You may have heard of a concept called hard money lending, and you may be wondering how it differs from conventional bank financing. Either type of financing is available for both commercial and residential real estate loans. The key differences are in three parameters: 1. Cost 2. Timing 3. Availability. The cost of hard money is generally higher than conventional financing. Hard money lenders offer loans at a higher interest rate and with more points due at closing. A hard money lender is generally taking a bigger risk and feels justified in making more money off the loan. In addition, the money loaned is typically personal money rather than institutional money, which means that the profit margin must be higher to make it worth the lender’s while. The amount of time required to get a hard money loan is vastly shorter than the time it takes to get a conventional loan. This can be a huge advantage when a loan is being sought to avoid foreclosure or to close on a hot real estate deal that is only available for a short time. Some hard money lenders can close in as little as 24 aE” 48 hours. Conversely, most conventional bank closings can take up to 45 days for residential properties and even longer for commercial loans. Another key advantage to hard money lending is that loans are available to people who may have less than perfect credit or have financial problems. Conventional loans are based on the creditworthiness of the borrower, as reflected in his credit bureau report and FICO credit score. Hard money loans are based solely on the equity standing in the property to be furnished. Hard money lenders are basing their loan terms off of the real estate collateral. For example, a Hard money lender is going to be more willing to make a $100,000 loan on a property worth $200,000 than he is to make a $180,000 loan on a property worth $200,000. Hard Money lenders base their loans off of the collateral in the property. They are more concerned about underwriting the loan based off the property being their asset than the borrower. As long as the property is full of equity, it is usually a safe loan for a lender. Hard Money lenders will usually base their loans off of the value of the property and not necessarily the purchase price.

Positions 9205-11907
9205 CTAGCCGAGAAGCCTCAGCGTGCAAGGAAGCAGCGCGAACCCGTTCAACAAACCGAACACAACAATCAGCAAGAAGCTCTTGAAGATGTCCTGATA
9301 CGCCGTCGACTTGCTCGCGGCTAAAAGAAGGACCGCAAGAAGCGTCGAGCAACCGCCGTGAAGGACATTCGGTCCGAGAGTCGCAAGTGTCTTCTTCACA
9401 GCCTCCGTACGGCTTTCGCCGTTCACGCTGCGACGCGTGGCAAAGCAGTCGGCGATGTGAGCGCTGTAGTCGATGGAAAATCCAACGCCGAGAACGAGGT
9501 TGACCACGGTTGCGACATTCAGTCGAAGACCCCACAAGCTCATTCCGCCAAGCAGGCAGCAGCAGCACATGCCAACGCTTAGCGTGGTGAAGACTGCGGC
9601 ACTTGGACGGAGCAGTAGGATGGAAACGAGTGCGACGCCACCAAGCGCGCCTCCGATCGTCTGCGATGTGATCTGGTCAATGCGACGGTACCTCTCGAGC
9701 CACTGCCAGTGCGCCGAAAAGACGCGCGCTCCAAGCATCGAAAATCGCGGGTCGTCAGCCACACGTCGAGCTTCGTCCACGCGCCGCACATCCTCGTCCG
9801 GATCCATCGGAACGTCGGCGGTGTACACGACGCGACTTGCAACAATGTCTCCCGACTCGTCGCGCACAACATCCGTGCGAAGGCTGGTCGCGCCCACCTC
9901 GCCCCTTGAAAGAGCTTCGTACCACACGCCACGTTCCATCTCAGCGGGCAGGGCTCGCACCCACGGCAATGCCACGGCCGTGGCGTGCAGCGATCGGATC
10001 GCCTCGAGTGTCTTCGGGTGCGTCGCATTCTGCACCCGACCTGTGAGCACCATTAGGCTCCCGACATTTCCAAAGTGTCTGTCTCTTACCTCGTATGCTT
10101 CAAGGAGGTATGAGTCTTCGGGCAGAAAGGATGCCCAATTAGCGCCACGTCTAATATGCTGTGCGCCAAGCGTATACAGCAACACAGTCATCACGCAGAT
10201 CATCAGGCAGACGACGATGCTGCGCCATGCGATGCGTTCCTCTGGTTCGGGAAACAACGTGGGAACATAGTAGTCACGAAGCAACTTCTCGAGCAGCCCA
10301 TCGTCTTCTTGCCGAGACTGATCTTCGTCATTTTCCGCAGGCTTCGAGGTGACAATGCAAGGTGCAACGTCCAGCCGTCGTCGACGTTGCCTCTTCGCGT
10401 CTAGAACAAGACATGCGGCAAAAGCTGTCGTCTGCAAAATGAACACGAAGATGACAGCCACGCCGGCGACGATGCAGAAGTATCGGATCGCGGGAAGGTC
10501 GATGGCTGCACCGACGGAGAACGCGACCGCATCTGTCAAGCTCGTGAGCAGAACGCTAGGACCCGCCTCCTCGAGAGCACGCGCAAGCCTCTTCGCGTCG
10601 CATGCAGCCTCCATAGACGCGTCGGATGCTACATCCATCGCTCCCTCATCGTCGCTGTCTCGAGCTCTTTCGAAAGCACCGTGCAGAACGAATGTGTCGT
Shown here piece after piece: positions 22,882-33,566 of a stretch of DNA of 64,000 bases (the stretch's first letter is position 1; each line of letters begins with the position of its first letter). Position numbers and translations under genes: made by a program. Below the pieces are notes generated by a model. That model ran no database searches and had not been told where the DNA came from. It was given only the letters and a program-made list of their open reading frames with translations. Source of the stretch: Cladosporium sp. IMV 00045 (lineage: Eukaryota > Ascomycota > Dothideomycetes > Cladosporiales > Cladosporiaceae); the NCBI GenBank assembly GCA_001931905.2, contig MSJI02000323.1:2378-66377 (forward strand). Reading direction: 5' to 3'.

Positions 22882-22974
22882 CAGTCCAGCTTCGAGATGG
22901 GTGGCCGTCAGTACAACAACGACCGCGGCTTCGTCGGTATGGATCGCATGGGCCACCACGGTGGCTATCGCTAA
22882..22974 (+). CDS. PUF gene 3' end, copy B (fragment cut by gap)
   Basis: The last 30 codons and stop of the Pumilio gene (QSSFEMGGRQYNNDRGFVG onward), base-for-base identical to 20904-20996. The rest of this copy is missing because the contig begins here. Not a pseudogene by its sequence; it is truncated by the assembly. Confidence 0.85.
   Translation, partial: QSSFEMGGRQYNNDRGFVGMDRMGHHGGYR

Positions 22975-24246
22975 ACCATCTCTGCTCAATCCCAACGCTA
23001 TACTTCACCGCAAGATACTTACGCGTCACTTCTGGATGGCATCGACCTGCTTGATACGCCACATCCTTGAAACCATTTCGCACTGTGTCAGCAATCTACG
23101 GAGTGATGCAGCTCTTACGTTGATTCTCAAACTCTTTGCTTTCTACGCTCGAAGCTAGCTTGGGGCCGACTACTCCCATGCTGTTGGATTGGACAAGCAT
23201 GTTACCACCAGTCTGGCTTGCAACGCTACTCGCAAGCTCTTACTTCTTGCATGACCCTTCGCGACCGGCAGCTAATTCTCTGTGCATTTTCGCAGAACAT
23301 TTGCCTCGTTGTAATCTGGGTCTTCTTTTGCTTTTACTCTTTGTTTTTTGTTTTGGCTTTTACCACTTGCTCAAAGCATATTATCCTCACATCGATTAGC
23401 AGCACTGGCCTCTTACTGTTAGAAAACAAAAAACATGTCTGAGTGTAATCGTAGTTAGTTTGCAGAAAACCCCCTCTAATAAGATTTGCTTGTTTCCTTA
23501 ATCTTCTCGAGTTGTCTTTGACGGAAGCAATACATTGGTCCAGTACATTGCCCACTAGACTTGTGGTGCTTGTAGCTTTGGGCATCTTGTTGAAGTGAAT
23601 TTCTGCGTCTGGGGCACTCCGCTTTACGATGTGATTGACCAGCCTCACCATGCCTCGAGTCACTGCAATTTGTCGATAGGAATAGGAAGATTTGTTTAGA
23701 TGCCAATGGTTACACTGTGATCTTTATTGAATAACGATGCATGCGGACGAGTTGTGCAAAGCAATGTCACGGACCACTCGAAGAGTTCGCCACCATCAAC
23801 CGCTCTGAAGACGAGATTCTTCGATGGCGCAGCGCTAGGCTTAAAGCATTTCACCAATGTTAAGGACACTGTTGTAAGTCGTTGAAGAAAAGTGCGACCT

If you are purchasing a property way under market value, you may want to consider a hard money loan in order to reduce or eliminate your down payment. Some hard money lenders will even allow you to roll all of your acquisition costs, closing costs, construction costs and even mortgage interest payments into the loan in order to purchase a property with a true, no money down loan. So, if you are buying a property that is selling far below its value or refinancing a property that is full of equity and need a loan in a hurry, it may be worth it to consider a hard money loan. You need to be aware that the cost of credit will be higher, both in points and in interest rate, but the cost may not be your primary concern. If you will be rehabbing the property and selling it, you will only have to pay the higher interest rate until the property is sold. Your profit margin should more than pay for the higher cost of the money you were able to borrow quickly without a high credit score. Jason Balin DC MD VA Hard Money Lender